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the loneliness of the sasquatch by Amanda Bell
Alba Publishing, 2018.
ISBN 9781912773060
Mary Cresswell reviews

the loneliness of the sasquatch

by Amanda Bell

This is a book with two identities: it is an independent, stand-alone collection of English-language poems, and it is a ‘transcreation’ or ‘translation’ of Sasquatch, a separate collection of Irish- and English-language poems by Gabriel Rosenstock. Rosenstock is referenced by title, but not quoted, and this collection is a bit like a poem based on an ekphrastic poem but with no picture. (More of this later.)

On its own, Bell’s book is an engaging and poignant history of a sasquatch. Like her precursor, she is presented (7)[1] as the last of the species, one step away from extinction:

last night

a sasquatch drowned –

none of her kind remain

to mourn her

Two pages later, ‘she knows / she too will disappear, / just not how / or when / or why’. Unlike her precursor, she is female, and this change makes Bell’s sasquatch an entirely new being – unique in in her environment and at one with her world:

I am the wind blowing

Blowing Wind

I am the rain falling

Falling Rain

I am the pine sighing

Sighing Pine...

I am the silence gathering

Gathering Silence

the silence without

the silence within


Solitary, but not lonely. The male sasquatch – going by Bell’s comments (interview cited in her website)  and the nine-page interview with Rosenstock appended as an acknowledgement in this book – is a symbol of extinction, acutely aware of his isolation and his unique loneliness. By my reading, Bell’s female experiences nothing of the sort.

For starters, most of the poems use imagery associated with the feminine. Regeneration:

picking the last flowers

in the woods

the last sasquatch knows

they’ll come again –




what are they saying,

the northbound geese,

in one loud voice?

do they seek another realm?

have they found it?

is this what they proclaim?



early morning

and the world is nothing

as she waits

it recreates itself

from wisps


Many poems reference the moon:

moonlight on the sea –

in the milky light

the scent of her mother


and we are told that:

clouds bleed

earth darkens

the sasquatch bleeds too

seals the wound with cobwebs

how does she know to do so?

light leaches from the sky

memory fading


Also, our sasquatch is thinking as an individual, not as a species, and she is speaking as an ageing, aware woman, no more and no less. Her extinction is the personal extinction we experience in our own death. Look at how much of her world involves the moon, water, vegetation, seeds – images that carry the idea of return, of a cycle. Reading the poems and re-reading them, I can’t separate her from hope and the possibility of renewal or rebirth – totally different from the male sasquatch, who (without my seeing the original) sounds like a primordial Eeyore trapped in existential despair.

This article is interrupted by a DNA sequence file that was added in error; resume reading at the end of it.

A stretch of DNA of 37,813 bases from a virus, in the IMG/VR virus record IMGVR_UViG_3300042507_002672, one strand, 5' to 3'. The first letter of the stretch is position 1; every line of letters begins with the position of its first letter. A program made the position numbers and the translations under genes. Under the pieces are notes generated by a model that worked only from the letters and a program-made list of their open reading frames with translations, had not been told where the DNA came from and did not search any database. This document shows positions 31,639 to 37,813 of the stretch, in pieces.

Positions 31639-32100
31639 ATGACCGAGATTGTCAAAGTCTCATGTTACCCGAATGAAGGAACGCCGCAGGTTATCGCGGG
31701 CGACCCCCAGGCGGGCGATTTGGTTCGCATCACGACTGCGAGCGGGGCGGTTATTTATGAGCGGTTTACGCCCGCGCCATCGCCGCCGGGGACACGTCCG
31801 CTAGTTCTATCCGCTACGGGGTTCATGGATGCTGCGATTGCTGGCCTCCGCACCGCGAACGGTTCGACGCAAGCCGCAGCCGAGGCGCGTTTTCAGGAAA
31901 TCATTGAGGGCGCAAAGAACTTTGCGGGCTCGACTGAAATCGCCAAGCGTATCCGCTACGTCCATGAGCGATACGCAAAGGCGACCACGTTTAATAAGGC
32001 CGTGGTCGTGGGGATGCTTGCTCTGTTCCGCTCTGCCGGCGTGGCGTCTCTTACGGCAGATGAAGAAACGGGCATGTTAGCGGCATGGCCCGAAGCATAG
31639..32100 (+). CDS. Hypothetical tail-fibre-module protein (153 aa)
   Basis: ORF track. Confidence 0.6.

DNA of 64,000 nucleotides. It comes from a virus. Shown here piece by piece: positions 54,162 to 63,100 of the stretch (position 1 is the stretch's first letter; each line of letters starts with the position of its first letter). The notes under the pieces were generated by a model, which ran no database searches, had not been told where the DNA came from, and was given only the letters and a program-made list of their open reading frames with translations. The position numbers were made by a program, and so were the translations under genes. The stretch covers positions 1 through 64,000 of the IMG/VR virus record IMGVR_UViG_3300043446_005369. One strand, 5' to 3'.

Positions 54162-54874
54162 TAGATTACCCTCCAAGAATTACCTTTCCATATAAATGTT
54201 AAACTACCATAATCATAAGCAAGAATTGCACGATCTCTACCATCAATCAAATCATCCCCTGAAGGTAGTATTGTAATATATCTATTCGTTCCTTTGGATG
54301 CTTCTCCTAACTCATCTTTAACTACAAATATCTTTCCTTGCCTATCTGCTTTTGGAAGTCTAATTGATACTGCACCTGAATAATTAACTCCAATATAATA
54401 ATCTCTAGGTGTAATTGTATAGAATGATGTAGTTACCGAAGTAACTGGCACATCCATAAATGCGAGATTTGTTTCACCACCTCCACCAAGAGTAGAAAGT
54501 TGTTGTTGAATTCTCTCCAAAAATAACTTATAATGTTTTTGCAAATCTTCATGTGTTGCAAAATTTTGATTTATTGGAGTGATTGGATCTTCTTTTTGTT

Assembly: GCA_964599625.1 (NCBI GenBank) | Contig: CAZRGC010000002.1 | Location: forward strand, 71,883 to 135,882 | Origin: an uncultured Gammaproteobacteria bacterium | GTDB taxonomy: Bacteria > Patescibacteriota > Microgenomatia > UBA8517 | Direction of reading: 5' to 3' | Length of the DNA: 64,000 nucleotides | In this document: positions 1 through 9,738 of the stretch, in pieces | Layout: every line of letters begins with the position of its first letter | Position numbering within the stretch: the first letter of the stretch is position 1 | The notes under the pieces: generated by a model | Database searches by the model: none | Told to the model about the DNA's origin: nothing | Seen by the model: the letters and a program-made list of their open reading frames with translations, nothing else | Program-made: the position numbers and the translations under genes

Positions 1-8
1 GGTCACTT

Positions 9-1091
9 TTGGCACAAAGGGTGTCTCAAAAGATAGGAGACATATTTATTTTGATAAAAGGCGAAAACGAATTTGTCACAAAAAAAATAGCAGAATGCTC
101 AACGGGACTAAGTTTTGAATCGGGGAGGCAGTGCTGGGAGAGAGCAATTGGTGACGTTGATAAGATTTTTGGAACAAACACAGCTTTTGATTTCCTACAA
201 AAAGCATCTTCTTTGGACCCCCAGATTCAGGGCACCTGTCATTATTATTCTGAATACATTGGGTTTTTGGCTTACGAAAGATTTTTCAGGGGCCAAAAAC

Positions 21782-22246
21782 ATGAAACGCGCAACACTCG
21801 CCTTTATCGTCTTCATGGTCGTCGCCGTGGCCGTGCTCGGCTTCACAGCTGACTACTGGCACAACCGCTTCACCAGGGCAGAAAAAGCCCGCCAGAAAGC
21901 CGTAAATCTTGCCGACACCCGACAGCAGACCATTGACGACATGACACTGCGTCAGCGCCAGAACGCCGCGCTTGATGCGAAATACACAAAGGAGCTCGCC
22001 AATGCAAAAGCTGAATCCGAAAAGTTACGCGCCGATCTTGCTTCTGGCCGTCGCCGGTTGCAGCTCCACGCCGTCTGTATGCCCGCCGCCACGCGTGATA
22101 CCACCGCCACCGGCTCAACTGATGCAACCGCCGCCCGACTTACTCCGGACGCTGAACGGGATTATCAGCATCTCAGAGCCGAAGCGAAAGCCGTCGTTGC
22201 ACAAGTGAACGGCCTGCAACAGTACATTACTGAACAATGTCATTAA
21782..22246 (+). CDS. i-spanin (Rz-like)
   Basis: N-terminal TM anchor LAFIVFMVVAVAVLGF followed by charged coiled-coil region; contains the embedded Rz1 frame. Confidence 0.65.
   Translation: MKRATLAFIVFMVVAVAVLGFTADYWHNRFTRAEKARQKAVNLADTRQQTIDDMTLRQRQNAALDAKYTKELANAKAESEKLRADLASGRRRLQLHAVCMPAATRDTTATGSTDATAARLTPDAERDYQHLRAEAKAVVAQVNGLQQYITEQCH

But this throws us back into the matter of acknowledgement and relationship. Once upon a time, either the phrase ‘inspired by’ or ‘with apologies to’ indicated a poet’s use of someone else’s work as a creative jumping-off point. (‘Inspired’ still works for me, though apologies don’t ever seem to be in order for an artistic creation.) In this book, Bell acknowledges her debt by calling her poems both ‘transcreation’ and ‘translation’. The former word hasn’t made it to the OED yet, but various online definitions, most from business sources, consider translation the verbatim transfer of text and transcreation something more creative, resulting in a Version Two that walks, talks, and feels as nearly as possible to Version One.

On information given, I’m not convinced either word is relevant here. ‘Transcreation’ is widely used in advertising to refer to producing a new product [sic] in Language Two that has the same audience effect as an original product in Language One. It includes context, emotional effect, all the nuances traditionally seen as going into a successful literary translation – as opposed to a machine rendering à la Google Translate, and maybe the new word is simply a response to a change in meaning of the old word ‘translation’. Outside this book, I haven’t been able to find anything discussing the concept with respect to poetry. To talk about ‘transcreation’ I think we need to see Rosenstock’s two-language original sasquatch alongside Bell’s English-only one and compare the two Englishes with the Irish. Otherwise, the topic doesn’t seem strictly relevant, and to bring it in diminishes the present book.

This is in no way a weakness of the loneliness of the sasquatch, which is a readable and attractive collection. It stands on its own, and doesn’t need a discussion of poetics to seduce us with its lovely language and its visionary central character whom we leave (very much part of the world) in the final poem:

clouds shifting across clear blue water

draw her away

away from this life

away from herself


into blue silences

silences which stretch over silences even bluer

to breaking point

the blue plane of her spirit dancing in the water

in the sky


[1] Poems are quoted in full unless indicated by an ellipsis.

Amanda Bell, the loneliness of the sasquatch. Uxbridge: Alba Publishing, 2018. ISBN: 9781912773060

Published: December 2023
Mary Cresswell

is from Los Angeles and lives on New Zealand’s Kapiti Coast. She is a retired science editor and volunteers at a nature reserve and at a women’s centre. Her most recent book is Field Notes (a satirical miscellany) from Makaro Press, Wellington, 2017.

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